# Ivy League Basketball Conference Predictions

By Julian Ryan

While the majority of HSAC posts have nothing to do with Harvard, at the end of the day we are Harvard students and more importantly, Harvard basketball fans. So given this year’s team is arguably the best ever, it is only reasonable that we analyze how the Crimson will fare in conference play this year.

Harvard is currently sitting pretty at 13-2, with its only losses on the road against Colorado and UConn. With big man Kenyatta Smith and point guard Brandyn Curry returning to the rotation, and its main rival, Princeton, graduating Ian Hummer, last year’s Ivy League Player of the Year, Harvard is the favorite for the Ivy crown. But how likely is that event, and could the squad put up the first 14-0 Ivy season since Cornell did so six years ago?

To answer these questions, I took the adjusted offensive and defensive ratings from kenpom.com for each of the eight squads, then adjusted those numbers by 1.4% to adjust for home court advantage as advised by Ken Pomeroy. From those numbers I could calculate a home and road Pythagorean winning percentage for each team using an exponent of 11.5 in order to work out the win probabilities for each of the 56 Ivy games this season by using the log5 formula. I then simulated the season 50,000 times, modeling each game as an independent event under a Bernoulli distribution with the probability determined by the log5 analysis.

Moving on from the math, let’s see what the simulation spit out:

The model is putting Harvard at just under 12 wins on average, over two wins more than closest rivals Princeton and Columbia. However, to some degree it doesn’t matter how many wins you get if you don’t win the conference and get the NCAA tournament bid. Instead we want to see the probability that Harvard wins the conference.

The blue bars represent each team’s chances of gaining at least a share of the conference title, and the orange bars show the probability of winning it outright. Harvard claims its fourth Ivy title in as many years 85% of the time and is outright champion in 70% of the simulations. The next best challengers in Princeton and Columbia are not even close and it seems as though at the very least Harvard should expect to be hanging up a banner in Lavietes Pavillion this season.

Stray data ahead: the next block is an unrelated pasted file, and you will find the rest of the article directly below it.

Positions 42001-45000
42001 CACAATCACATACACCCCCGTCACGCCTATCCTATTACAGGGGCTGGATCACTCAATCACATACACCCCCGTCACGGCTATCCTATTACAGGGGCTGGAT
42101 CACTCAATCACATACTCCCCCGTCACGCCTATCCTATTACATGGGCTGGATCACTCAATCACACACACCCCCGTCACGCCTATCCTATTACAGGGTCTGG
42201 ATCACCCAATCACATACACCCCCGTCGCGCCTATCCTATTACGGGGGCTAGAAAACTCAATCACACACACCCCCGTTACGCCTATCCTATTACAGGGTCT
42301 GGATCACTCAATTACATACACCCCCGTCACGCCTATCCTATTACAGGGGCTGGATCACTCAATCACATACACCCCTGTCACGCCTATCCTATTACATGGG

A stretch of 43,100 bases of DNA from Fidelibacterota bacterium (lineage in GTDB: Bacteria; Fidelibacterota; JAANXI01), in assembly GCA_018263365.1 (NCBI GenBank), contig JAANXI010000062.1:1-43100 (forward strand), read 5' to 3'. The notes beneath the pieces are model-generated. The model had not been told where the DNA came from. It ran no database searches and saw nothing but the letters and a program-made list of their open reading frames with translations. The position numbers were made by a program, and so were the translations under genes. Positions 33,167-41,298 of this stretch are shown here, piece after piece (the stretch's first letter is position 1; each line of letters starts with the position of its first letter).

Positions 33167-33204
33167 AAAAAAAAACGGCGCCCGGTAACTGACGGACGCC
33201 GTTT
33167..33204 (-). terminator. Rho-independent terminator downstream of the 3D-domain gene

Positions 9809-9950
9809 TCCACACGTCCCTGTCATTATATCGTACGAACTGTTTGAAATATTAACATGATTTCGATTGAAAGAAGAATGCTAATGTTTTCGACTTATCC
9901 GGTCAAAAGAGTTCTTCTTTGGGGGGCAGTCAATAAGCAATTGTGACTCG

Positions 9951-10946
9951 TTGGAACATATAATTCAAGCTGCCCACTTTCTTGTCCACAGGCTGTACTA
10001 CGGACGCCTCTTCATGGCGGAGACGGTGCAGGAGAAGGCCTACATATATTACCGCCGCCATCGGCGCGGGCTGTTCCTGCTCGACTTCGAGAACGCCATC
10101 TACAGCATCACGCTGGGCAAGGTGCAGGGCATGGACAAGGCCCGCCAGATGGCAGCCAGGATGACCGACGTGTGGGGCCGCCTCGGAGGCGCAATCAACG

While getting a bid is obviously the priority for the Crimson, the team will also be playing for seeding in the tournament and will be trying to rack up conference wins. What is the likelihood that Harvard will get to 13 or even 14 wins?

On the face of it 14 wins seems like a stretch for the squad, only occurring in about 10% of simulations. 12 wins appears to be most likely but 13 is certainly not out of the question and would be a reasonable aim for the fans.

So if ever there was a season for Crimson fans to be optimistic about, this would be it. After decades of mediocrity, Harvard appears poised for its fourth consecutive Ancient Eight Championship. However, our gloating would not be complete without a quick shout out to Cornell. The former conference powerhouse, who not four years ago were in the sweet sixteen, are now one of the worst teams in all of Division I and indeed are proud of owners of the very worst defense by kenpom’s estimation. So Harvard fans should enjoy our time at the top now – because it is not guaranteed to last.